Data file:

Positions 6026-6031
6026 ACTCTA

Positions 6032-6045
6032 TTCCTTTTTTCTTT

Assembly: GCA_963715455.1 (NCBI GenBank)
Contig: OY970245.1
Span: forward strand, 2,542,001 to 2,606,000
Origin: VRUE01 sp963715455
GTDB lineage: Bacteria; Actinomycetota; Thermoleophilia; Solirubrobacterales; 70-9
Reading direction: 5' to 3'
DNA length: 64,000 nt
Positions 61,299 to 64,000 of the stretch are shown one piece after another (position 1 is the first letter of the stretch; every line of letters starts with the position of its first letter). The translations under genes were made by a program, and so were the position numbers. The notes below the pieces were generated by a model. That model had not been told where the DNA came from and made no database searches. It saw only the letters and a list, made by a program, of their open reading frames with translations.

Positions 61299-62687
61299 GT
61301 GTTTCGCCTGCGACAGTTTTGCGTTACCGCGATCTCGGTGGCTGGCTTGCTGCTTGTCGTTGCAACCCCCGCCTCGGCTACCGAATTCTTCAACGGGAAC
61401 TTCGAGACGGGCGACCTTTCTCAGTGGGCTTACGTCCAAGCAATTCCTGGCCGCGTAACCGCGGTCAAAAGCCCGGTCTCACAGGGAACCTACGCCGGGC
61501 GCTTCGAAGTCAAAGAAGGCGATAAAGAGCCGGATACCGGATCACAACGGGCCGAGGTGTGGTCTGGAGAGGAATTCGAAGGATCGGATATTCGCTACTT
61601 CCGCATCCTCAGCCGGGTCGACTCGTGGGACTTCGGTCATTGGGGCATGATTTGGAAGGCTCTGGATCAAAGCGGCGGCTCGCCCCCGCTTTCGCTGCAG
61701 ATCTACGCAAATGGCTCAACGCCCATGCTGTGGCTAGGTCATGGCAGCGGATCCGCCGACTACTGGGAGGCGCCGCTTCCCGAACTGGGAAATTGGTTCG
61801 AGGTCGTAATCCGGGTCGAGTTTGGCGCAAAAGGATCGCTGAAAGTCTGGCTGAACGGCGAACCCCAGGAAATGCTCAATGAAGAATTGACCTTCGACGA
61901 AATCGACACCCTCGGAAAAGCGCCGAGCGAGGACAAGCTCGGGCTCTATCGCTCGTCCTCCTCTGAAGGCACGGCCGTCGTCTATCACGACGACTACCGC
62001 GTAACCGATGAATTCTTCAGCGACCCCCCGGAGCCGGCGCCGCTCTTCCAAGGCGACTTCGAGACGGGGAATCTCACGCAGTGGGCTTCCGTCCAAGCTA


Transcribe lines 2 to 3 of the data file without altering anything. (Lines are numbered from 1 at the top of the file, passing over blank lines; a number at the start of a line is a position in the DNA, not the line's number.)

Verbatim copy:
6026 ACTCTA

Positions 6032-6045